Monday, November 23, 2009

Finding core issues

Taken from the EFT newsletter 23rd November 2009, by Gary Craig:

When EFT "doesn't work," it is usually NOT because it doesn't work.
Instead, the real reason for not seeing results is because the practitioner has not applied EFT properly. Perhaps the practitioner has not been specific enough or maybe emerging aspects are masking otherwise valid healing work. We have covered these possibilities earlier in this tutorial.
There is another important element of sophistication that we need to explore ... namely ... the discovery of Core Issues. Sometimes a client's "presenting problem" is nothing more than a symptom of a Core Issue--a much deeper, much more important underlying problem. Once the Core Issue is discovered, it can usually be broken down into specific events and handled routinely.
There are many live examples of Core Issues throughout the various EFT training tapes. Study, for example, the case of Nate's "fear of heights" on the From EFT to the Palace of Possibilities DVD set. Nate comes up on stage with other height phobics and makes only modest headway. After some detective work, however, it was discovered that the real Core Issue was the sense of ridicule he felt when he was teased and prodded to make a parachute jump from a helicopter (while in the armed services). Once we took care of that Core Issue, his fear of heights vanished. In addition, his eyesight improved and his elevated blood pressure dropped dramatically (without taking his medication).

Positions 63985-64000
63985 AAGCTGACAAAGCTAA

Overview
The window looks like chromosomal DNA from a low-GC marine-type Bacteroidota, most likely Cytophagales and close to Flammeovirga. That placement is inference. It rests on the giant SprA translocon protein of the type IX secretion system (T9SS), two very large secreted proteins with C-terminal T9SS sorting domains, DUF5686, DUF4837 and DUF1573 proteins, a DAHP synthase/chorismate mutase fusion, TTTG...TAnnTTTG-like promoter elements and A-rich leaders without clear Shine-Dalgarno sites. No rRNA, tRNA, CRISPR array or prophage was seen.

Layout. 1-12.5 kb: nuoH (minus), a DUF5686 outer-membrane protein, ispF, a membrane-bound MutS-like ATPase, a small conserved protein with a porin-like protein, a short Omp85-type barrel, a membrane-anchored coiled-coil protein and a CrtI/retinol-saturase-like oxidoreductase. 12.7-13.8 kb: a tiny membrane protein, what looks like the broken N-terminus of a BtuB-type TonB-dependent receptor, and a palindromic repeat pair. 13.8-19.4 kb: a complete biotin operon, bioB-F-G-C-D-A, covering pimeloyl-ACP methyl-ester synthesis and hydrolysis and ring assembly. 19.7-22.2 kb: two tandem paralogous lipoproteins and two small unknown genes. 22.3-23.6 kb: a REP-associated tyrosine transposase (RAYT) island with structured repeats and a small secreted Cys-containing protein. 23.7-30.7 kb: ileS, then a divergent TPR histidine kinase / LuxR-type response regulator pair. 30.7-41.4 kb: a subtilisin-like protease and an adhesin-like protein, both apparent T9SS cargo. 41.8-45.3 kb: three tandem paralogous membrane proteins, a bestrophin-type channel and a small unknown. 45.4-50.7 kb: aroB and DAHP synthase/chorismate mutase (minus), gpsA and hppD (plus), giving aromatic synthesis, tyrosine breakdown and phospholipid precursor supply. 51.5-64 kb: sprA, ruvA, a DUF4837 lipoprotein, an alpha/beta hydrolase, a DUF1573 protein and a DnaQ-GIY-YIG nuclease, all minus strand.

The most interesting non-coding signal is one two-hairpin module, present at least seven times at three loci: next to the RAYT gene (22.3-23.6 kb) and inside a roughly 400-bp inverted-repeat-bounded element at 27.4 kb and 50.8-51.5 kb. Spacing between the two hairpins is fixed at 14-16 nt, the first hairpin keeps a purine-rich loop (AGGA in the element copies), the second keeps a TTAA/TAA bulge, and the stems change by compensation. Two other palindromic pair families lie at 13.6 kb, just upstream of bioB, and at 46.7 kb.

Other live examples abound within our EFT - Beyond the Basics DVD set. Pay particular attention to the sessions with Craig (Bashful Bladder), David (Fear of Public Speaking), Martha (Being Reserved) and Jane (Accident).
Finding Core Issues is an art and it requires experience to do it expertly. Fortunately, there are some common sense questions that can help you get to Core Issues quickly. Here are some of them....
  • "What does this issue remind you of?"
  • "When was the first time you can remember feeling the same kind of feeling?"
  • "If there was a deeper emotion underlying this problem, what might it be?"
  • "If you could live your life over again, what person or event would you prefer to skip?"
Please be aware, however, that a favorite answer clients like to give to these questions is, "I don't know." When you hear this, be persistent. You can say, "Well, just guess for me." Their guesses are usually right on target. Gary Craig

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